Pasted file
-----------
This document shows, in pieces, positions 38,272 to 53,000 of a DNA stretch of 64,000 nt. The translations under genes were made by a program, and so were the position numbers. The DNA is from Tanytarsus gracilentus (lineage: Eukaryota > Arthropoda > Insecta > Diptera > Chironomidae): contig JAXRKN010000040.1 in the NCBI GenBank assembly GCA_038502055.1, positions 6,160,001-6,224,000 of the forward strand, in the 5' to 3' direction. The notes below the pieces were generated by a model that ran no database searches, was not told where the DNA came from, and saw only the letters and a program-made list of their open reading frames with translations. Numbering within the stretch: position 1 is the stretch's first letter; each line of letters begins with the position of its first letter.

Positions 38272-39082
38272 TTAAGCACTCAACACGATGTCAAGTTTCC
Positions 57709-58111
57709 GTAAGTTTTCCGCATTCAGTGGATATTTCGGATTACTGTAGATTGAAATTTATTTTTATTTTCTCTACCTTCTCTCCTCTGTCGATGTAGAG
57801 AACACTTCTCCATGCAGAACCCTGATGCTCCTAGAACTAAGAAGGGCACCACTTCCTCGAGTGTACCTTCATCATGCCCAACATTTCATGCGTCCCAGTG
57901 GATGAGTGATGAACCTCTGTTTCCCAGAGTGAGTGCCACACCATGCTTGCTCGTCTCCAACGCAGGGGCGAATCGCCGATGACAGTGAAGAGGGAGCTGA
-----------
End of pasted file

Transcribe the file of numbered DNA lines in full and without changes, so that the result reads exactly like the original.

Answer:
This document shows, in pieces, positions 38,272 to 53,000 of a DNA stretch of 64,000 nt. The translations under genes were made by a program, and so were the position numbers. The DNA is from Tanytarsus gracilentus (lineage: Eukaryota > Arthropoda > Insecta > Diptera > Chironomidae): contig JAXRKN010000040.1 in the NCBI GenBank assembly GCA_038502055.1, positions 6,160,001-6,224,000 of the forward strand, in the 5' to 3' direction. The notes below the pieces were generated by a model that ran no database searches, was not told where the DNA came from, and saw only the letters and a program-made list of their open reading frames with translations. Numbering within the stretch: position 1 is the stretch's first letter; each line of letters begins with the position of its first letter.

Positions 38272-39082
38272 TTAAGCACTCAACACGATGTCAAGTTTCC
Positions 57709-58111
57709 GTAAGTTTTCCGCATTCAGTGGATATTTCGGATTACTGTAGATTGAAATTTATTTTTATTTTCTCTACCTTCTCTCCTCTGTCGATGTAGAG
57801 AACACTTCTCCATGCAGAACCCTGATGCTCCTAGAACTAAGAAGGGCACCACTTCCTCGAGTGTACCTTCATCATGCCCAACATTTCATGCGTCCCAGTG
57901 GATGAGTGATGAACCTCTGTTTCCCAGAGTGAGTGCCACACCATGCTTGCTCGTCTCCAACGCAGGGGCGAATCGCCGATGACAGTGAAGAGGGAGCTGA